The French provincial style is the perfect partner for a palette of roses, as displayed in this romantic bedroom designed by Gauthier ~ Stacy Inc.
Rosé all day
In this dreamy escape, design firm Park and Oak shows how even the most subtle touch of pink can dramatically warm a room.
Softer shades of splendor
For a girl’s bedroom that feels virtually future-proof, Nate Berkus Associates paired a pink tufted bed and playful pink textiles with unexpected glamorous details like a brass palm light and a jewel-tone sofa.
Not to be confused with millennial pink, this lavishly layered bedroom designed by Wesley Moon Inc. justifies renaming a certain shade of magenta “maximalist pink”.
Palette of pleasure
To temper the feminine accents of a shared girls’ bedroom awash in pink tones, designer Kati Curtis Design opted for theatrical curtains and a jaw-dropping Murano chandelier in a rich hue of goldenrod.
Shades of primary pink, yellow and red energize this tropical-themed oasis inspired by the firm SB Long Interiors.
chic in pink
For a shared girls bedroom, Studio CAK used a subtle pink gradient wall behind two brightly colored beds. The yin and yang of the soft and the nervous feel perfectly appropriate for two future teenagers.
This sleek bedroom designed by the firm Suzanne Lovell Inc., offers an enticing option for those who hesitate to engage in pink but appreciate its verve: large-scale pop art featuring the hue.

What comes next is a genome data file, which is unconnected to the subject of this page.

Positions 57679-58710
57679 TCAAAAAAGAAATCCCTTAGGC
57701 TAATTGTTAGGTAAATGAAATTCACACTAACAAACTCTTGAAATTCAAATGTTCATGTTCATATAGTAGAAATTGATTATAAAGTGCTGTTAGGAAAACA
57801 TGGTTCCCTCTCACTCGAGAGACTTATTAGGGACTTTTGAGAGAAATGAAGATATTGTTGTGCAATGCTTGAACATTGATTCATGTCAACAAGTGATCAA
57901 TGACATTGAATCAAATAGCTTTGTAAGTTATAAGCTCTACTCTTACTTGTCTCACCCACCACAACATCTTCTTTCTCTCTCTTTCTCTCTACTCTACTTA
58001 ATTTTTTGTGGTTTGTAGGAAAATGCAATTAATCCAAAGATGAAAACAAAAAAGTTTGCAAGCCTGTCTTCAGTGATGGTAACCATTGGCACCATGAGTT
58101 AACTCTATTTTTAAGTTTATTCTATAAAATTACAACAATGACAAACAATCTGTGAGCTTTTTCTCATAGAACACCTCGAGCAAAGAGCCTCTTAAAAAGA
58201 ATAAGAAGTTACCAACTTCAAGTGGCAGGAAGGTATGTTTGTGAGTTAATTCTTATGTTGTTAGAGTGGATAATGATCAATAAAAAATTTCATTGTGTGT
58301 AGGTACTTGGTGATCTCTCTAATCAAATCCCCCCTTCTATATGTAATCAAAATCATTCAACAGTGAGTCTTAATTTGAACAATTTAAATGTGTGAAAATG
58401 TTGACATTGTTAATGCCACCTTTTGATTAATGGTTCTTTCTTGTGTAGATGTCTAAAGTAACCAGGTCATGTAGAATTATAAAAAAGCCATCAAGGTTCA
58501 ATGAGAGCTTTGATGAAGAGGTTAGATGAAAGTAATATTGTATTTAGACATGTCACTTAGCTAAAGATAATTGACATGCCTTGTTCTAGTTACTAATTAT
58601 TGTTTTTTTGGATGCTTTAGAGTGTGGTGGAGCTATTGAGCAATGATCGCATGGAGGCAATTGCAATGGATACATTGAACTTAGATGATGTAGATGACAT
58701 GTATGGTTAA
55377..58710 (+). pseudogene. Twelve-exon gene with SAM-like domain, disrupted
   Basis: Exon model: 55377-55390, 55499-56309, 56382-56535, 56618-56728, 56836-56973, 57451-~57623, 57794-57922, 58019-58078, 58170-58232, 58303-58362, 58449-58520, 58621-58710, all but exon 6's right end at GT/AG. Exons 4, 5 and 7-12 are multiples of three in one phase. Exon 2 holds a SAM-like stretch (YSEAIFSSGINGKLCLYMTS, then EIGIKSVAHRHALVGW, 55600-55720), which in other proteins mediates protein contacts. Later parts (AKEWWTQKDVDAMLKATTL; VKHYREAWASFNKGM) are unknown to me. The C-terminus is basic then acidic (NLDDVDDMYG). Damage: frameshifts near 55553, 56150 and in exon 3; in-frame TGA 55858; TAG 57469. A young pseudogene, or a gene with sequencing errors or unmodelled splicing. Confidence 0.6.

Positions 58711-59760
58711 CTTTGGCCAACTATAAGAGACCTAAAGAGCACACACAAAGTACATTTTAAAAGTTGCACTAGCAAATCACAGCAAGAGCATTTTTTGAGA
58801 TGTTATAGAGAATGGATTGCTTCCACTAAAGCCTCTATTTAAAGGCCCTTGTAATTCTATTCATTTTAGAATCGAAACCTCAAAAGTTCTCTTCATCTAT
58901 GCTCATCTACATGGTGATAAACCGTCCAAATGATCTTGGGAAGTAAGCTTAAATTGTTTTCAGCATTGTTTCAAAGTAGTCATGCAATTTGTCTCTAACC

Cool in coral
In cases where real pink might seem too sweet, do like Ayromloo Design and go for a variation like coral. It contains all the energy of pink but has an undeniably cool influence.
The big rose
Didn’t you think pink could work with earth tones? Think again. In this gripping retreat, Studio Gild shows us how to go about it.
To reign over the exuberance of a decorative accent wall covered with a predominantly pink wallpaper, Lisa Gilmore opted for cocooning mauve curtains. The result is a piece that feels decorative and elegant but also has a touch of rock n ‘roll.
As shown in this charismatic bedroom designed by Chandos Interiors, shades of pink are a great complement to metallics.
The rose has a calming effect on the pattern, as seen in this welcoming retreat designed by Oakland-California-based Redmond Aldrich Design.
A touch darker than true pink, mauve has the undertone of a neutral, while being more exciting than beige or standard gray. The firm Denise McGaha Interiors has further increased the interest of purple walls by opting for a textured grass canvas.
The sweetest thing
A rose palette in a girls’ room doesn’t need to dictate flowers and scallops. As the Lisa Gilmore Design firm shows, pink can be mixed with bohemian elements like rattan light fixtures and tribal rugs to create an equally cherished effect.
Primary hues are often used for homes with mid-century architecture, but as Studio Gild shows in this Palm Springs bedroom, pink can be just as sunny and suitable for MCM.
Afraid of a chewing-gum-colored room tilted too soft? Try designer Scott Sanders’ approach in this coastal getaway and pair it with a bold pattern and a fearless contrast hue like chartreuse.
Using a shade of pastel pink is all about balance. To provide a contrast with a soft undertone of ballet, the firm Young Huh Interior Design chose to use a black iron bed and hang artistic glass wall sculptures rather than a traditional painting.
Thinking pink doesn’t always mean pink walls. This serene space created by Mel Bean Interiors uses pink curtains to bring a warm feel to an otherwise cold palette.